Situation has been just fine since I covered the pump pit with some filter material (shade cloth would also have worked.)

I have never had a problem with fish poo, soft uneated fish feed or bio-slime clogging the valves. Actually, I think a coating of bio-slime actually improves the functioning of the valves.

The easiest way to install and effect the indexing of the valves is to have the pump feed the indexing valve directly and run the pump on a timer.

For my Big system I am running one Gravity Modified valve direct from my fish tank. There is only about 18" of water column above the valve and my pump runs constantly so I had to develop my own Automated low pressure valve to start and stop the flow to the indexing valve. (ya see, most large/cheap solenoid valves require a differential pressure of 5-15 lb to operate properly and with only 18" of water column, that wasn't available.) I needed something at least 1 1/2" and all the ready made automated valves that would work under my conditions ran between $400 and $1500 in price.

I've heard of one instillation where they used a solenoid valve before the indexing valve to control it. A set up like this would require a pump that produces enough pressure at the solenoid for it to operate and still push enough flow/pressure through the solenoid valve to provide the flow/pressure to operate the indexing valve. There is a bypass of flow so that when the solenoid is closed, the excess water is going back to the fish tank for aeration. I don't know the details of how well this system is working or not but I expect such a pump uses a huge amount of electricity for the actual amount of water it moves.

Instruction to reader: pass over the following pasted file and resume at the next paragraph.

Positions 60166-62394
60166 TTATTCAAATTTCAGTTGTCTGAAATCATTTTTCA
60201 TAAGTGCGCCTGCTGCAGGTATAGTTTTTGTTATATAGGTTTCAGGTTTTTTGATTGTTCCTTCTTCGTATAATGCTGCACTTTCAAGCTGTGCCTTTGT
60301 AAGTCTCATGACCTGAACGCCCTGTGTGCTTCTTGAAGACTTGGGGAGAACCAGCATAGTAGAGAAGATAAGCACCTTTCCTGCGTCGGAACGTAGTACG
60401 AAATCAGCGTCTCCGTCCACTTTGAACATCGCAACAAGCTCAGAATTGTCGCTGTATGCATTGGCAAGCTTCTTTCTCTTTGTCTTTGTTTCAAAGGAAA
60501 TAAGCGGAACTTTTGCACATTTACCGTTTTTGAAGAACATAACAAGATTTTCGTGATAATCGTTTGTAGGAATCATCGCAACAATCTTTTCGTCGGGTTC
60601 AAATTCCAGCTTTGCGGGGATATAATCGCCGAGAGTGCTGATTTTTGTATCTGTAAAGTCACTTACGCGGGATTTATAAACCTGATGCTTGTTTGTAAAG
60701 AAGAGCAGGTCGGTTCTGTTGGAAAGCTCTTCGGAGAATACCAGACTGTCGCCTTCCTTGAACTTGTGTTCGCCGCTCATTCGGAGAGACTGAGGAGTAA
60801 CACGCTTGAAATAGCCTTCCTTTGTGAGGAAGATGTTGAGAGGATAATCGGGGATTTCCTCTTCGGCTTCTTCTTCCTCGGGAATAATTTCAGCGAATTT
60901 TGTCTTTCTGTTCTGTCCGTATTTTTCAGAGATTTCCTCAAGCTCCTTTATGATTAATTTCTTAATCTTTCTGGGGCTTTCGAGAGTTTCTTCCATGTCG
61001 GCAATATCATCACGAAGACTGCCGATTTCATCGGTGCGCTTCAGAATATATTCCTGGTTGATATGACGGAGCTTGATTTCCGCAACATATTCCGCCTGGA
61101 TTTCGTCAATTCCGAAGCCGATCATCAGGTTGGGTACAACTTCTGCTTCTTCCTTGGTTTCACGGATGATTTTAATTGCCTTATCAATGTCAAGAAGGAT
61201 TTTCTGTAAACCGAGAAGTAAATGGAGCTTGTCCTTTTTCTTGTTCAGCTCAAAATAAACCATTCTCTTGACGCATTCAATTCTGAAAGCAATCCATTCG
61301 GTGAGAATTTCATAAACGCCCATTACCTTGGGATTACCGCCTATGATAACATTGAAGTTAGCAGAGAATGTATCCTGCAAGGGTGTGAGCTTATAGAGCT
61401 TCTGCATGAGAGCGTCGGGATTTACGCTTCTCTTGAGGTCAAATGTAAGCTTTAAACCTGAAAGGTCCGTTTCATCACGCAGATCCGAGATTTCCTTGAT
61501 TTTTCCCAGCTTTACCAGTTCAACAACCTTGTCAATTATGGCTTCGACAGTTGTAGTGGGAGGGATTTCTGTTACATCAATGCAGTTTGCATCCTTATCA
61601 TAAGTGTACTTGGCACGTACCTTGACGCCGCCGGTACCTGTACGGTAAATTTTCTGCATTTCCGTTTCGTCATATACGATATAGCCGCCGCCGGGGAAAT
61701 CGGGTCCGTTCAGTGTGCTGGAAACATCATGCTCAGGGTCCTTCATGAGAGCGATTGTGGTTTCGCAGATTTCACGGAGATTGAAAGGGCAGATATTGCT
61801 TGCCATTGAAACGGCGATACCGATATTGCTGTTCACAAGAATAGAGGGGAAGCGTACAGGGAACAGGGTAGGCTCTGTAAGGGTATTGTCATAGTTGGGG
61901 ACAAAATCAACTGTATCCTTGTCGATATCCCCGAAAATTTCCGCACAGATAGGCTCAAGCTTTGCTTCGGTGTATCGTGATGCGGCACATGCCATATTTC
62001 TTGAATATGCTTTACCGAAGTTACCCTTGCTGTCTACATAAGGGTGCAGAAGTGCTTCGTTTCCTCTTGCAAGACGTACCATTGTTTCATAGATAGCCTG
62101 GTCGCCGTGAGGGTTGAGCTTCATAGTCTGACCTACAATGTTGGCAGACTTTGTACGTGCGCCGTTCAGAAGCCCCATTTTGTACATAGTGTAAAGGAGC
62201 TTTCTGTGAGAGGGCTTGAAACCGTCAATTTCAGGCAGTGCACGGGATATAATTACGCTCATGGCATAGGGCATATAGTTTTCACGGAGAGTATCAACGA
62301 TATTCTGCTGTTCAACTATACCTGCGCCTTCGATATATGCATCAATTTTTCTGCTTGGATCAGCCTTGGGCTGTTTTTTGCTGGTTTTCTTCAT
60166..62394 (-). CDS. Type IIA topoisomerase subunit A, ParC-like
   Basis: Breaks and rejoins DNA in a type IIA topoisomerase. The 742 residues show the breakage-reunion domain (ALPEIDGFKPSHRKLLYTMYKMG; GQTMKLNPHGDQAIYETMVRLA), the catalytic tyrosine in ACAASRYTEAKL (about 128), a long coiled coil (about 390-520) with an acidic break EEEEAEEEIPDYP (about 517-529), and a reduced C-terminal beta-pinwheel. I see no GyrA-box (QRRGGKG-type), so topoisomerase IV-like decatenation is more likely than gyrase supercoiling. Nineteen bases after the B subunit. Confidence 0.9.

There is an animation you can see running on this page
TCLynx
Comment by ericjf7 4 hours ago
'Lo TCLynx - I suppose you're looking to field some of these questions, although it may be answered elsewhere - Is there a way to run multiple grow beds with a CHOPS system, with the only the overflow from the fish tank (850 gal.) operating either a distribution box, or the indexing valves, with minimum fall between the tank outlet overflow and the grow beds? I realize you mention an 18" head, but get the impression that a second pump (pressure) is involved, apart from the 'one pump in sump'. I am hoping to set up a larger system once the bugs are out of this one. Would leading one grow bed into the next with bell syphons result in greatly depleted nutrients in successive levels, or could that be dealt with by using decreasing plant volumes? I imagine the idea of 'float' (toilet tank type) shutoffs or switching has been tried and found wanting?
Is there a way to run multiple grow beds with a CHOPS system, with the only the overflow from the fish tank (850 gal.) operating either a distribution box, or the indexing valves,
Yes, this is possible. It does require some special designing to make it work but it is possible.

with minimum fall between the tank outlet overflow and the grow beds?
My set up using a specially gravity modified indexing valve and my special automated valve I am managing this with about 18" of fall and a huge amount of flow. (The Automated valve is a 3" valve and there is plenty more flow beyond that which goes to an overflow bed before flowing back to the sump tank)